In 1805, William Watts was brewing in|
St. Margaret's Plain.
John Arnold was in charge by 1830.
Watts' (presumed) son, James, seems to have
"defected", to join Bullard's new venture
- a few yards up the road - in 1837.
In 1839 the proprietor was Maria Arnold,
then aged 52.
Apart from the brewery "tap", the only tied-house
listed in the 1845 Official List
(alias George IV) in Gildengate.
By 1850 Maria Arnold & Son - the son being
George - were operating the brewery, at
Arnold's Yard - by patent machinery.
By 1859 it was being run by George
and Alfred R. Arnold.
At this time they were agents for H. Meux and Co.,
and wine merchants.
"Arnold & Wyatt" appears in 1865,
being George Arnold and Esdaile Wyatt.
In March 1866 there was a boiler explosion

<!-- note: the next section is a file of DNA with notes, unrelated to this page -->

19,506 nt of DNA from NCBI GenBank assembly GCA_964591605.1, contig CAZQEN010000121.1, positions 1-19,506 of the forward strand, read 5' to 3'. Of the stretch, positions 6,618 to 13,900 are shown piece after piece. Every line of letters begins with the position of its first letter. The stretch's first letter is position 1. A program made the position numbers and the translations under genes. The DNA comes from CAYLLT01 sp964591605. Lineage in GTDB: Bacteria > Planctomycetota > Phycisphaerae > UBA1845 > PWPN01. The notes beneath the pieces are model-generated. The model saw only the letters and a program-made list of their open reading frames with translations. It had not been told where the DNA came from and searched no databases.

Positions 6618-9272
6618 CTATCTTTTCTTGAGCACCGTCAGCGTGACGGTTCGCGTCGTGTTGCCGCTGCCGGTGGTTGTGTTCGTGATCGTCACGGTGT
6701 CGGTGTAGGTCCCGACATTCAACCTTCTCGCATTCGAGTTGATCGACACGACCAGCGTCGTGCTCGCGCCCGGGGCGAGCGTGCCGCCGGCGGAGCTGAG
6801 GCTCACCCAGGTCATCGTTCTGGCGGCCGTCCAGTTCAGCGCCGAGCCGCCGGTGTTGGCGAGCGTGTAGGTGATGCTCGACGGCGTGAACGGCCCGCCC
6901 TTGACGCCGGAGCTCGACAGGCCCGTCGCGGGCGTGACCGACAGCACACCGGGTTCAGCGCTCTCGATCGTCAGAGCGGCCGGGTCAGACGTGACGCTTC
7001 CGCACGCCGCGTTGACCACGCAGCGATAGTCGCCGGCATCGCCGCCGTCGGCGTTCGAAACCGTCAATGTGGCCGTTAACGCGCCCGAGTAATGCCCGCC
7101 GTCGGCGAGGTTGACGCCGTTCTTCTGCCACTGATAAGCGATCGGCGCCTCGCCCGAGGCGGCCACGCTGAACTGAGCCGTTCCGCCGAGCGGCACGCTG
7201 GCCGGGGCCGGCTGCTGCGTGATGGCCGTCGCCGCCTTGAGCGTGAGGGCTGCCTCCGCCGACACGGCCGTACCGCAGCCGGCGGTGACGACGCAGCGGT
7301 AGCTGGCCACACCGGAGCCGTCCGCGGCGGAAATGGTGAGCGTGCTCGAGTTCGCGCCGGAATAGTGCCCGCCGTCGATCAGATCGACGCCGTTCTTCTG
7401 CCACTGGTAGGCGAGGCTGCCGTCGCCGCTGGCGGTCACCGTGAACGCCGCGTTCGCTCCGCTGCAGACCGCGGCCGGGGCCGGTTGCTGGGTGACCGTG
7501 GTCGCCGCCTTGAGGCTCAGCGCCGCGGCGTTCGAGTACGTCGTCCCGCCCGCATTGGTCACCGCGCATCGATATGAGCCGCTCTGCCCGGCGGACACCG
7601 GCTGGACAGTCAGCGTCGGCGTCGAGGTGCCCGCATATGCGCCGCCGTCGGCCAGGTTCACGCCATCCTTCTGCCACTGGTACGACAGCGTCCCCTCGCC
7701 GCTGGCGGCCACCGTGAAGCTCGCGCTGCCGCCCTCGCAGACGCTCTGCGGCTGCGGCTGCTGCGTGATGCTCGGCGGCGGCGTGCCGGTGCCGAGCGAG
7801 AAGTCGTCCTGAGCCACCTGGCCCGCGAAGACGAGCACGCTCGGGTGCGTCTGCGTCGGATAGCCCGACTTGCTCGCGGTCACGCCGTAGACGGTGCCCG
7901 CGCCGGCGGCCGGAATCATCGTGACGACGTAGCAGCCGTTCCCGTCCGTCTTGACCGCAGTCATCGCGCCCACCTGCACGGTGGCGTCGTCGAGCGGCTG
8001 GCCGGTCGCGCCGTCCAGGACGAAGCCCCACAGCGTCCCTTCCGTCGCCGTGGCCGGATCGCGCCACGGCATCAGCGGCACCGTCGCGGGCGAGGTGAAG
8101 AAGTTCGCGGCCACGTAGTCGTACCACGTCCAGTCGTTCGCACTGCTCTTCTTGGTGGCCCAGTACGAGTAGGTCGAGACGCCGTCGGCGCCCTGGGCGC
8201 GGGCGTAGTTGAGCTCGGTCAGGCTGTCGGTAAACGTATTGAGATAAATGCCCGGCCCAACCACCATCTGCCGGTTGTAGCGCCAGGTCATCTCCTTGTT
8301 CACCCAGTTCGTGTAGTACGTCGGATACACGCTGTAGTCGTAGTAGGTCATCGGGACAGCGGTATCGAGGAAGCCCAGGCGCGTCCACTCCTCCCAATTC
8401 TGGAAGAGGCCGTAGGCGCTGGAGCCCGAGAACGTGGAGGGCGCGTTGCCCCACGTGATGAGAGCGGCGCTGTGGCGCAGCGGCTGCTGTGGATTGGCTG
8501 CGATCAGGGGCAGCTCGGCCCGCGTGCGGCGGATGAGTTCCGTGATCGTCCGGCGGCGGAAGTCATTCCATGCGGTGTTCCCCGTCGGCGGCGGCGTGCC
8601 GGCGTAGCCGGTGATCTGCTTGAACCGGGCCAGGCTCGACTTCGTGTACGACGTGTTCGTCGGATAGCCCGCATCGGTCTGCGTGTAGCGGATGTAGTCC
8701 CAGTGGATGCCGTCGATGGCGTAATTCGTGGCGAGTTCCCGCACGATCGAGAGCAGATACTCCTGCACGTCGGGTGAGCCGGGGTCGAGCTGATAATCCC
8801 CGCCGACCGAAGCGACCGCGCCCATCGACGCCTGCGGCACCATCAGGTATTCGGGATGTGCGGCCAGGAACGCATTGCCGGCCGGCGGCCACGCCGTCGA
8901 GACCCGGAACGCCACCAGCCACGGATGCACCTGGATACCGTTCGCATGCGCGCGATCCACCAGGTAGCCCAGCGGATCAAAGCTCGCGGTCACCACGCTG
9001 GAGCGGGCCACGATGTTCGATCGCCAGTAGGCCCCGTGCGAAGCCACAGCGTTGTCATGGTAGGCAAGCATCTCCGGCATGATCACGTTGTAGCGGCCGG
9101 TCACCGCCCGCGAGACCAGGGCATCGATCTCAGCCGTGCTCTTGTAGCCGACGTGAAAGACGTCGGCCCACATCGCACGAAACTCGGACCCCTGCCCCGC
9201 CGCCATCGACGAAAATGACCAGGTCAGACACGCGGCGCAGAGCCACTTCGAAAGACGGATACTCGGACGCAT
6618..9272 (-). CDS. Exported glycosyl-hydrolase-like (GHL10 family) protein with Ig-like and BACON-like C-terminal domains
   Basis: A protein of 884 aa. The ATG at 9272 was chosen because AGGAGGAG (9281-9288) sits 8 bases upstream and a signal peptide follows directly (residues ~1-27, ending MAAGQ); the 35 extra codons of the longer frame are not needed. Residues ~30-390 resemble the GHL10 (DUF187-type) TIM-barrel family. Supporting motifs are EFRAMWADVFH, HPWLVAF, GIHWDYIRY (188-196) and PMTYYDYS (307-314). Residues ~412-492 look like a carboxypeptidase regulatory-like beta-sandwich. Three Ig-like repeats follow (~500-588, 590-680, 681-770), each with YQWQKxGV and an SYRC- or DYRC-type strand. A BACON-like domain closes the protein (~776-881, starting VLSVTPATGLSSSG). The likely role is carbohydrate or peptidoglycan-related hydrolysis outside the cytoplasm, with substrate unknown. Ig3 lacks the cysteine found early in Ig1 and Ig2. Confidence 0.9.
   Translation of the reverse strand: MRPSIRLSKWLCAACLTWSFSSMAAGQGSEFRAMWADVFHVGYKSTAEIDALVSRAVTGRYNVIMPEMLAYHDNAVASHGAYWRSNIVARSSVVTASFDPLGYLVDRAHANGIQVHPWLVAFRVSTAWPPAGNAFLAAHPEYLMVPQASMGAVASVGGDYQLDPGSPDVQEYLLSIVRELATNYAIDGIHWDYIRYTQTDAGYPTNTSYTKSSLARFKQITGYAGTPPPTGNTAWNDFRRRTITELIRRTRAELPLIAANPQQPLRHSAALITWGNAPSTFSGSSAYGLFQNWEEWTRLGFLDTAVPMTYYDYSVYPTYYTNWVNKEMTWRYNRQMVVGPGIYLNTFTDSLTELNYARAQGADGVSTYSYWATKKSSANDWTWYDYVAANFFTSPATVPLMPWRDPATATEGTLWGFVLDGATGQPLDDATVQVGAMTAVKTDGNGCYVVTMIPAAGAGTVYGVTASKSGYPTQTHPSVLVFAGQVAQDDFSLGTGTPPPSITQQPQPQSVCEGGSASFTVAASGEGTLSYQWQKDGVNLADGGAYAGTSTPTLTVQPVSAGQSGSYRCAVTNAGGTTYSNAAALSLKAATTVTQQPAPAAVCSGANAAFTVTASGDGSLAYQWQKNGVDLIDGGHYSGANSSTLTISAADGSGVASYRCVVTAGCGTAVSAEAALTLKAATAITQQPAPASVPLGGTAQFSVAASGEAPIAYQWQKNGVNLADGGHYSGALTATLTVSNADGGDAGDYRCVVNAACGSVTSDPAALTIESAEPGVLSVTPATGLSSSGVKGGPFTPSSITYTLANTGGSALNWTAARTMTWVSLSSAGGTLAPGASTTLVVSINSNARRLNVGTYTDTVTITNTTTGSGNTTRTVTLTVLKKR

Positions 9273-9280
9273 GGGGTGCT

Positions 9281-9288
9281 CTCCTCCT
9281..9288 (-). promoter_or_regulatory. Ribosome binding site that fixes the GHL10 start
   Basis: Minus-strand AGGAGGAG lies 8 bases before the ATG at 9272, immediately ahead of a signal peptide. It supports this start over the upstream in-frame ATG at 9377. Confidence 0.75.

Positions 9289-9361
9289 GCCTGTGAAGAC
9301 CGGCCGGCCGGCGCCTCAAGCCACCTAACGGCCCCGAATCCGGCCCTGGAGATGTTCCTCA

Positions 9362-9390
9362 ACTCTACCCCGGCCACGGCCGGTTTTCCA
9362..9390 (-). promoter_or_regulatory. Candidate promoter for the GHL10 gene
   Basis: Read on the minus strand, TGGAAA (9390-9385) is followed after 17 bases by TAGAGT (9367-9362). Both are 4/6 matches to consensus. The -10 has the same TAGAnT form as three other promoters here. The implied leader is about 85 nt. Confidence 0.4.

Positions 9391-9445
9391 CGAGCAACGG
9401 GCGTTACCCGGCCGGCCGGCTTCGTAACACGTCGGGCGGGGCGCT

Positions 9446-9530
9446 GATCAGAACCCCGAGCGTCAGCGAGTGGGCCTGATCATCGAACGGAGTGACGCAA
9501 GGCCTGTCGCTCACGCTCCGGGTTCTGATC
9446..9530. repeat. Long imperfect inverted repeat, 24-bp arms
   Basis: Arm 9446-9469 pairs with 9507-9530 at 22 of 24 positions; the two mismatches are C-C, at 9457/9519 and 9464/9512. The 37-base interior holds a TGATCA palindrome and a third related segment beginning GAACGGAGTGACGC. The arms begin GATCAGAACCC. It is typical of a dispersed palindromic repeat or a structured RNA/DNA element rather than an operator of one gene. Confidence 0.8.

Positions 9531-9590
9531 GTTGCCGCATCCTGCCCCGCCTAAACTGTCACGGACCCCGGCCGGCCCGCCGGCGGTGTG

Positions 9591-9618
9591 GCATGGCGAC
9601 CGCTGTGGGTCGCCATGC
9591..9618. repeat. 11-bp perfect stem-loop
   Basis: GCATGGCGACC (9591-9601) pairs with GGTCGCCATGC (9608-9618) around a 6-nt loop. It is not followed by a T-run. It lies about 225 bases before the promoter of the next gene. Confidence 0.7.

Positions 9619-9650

at the brewery.
An engine driver was killed when his body was -
'hurled into the beck containing six quarters
of boiling wort'.
Continued . . .
The brewery was described as Arnold's
Patent Brewery in 1867 - see above.
Alfred Robert Arnold was back in sole charge
in November 1870
(mis-named, circa 1872, as Robert A. Arnold).
Alfred was listed in 1877 also as a wine
and spirits merchant.
Mary Elizabeth Arnold had the licence in
February 1881, and A. R. Arnold was in charge
The brewery was finally taken over by Lacon's,
of Great Yarmouth, in April 1902; along with
an alleged total - by this time - of 32 tied pubs !.
In February 1932 Lacon's retreated to their
Yarmouth base, and the premises were taken over
by Edward John and Ernest Bullard.
Although - for that reason - brewing may have
ceased at some point well before 1939, it was not
until 23rd December of that year that the licence
for the Brewery Tap was withdrawn, under the
Compensation Act, 1904.
The premises of the brewery were converted to
Bullard's bottling plant/store.
The 1890 Trades Directory defined St. Margaret's
Plain as commencing beyond No. 52,
i.e. not next to the brewery (No. 48).